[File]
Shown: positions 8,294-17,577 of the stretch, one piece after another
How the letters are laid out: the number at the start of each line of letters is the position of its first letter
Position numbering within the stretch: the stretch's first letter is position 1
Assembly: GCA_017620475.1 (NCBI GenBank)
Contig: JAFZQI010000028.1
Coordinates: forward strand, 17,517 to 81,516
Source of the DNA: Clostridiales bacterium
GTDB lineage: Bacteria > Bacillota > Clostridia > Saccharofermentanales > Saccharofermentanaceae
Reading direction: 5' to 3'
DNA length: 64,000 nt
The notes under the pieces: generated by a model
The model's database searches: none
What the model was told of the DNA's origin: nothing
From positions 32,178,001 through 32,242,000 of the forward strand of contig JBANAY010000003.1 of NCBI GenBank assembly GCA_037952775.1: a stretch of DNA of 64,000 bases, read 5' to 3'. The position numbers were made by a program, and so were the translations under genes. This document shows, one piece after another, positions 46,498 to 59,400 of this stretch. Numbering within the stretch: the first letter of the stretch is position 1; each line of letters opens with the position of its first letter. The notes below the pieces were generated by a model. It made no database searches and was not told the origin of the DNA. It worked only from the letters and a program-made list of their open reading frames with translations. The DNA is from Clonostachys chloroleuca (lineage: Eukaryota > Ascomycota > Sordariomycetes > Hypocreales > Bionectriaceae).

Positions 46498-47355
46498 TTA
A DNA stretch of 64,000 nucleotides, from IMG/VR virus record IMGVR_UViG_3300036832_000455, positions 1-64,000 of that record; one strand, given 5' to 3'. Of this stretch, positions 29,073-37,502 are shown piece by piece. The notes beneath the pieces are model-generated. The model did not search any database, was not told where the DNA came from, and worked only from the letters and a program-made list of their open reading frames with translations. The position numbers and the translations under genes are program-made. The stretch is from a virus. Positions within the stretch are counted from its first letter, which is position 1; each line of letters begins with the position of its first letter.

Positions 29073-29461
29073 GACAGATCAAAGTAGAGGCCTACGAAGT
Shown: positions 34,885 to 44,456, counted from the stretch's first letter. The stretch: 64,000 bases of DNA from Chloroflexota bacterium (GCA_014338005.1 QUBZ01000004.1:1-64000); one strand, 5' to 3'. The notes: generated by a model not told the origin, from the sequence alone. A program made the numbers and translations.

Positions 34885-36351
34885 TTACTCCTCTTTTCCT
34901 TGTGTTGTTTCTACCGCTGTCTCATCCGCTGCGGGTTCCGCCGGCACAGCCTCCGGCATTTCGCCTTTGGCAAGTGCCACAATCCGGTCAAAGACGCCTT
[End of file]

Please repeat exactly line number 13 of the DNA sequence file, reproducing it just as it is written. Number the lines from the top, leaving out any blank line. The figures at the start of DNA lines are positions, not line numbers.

What the model was told of the DNA's origin: nothing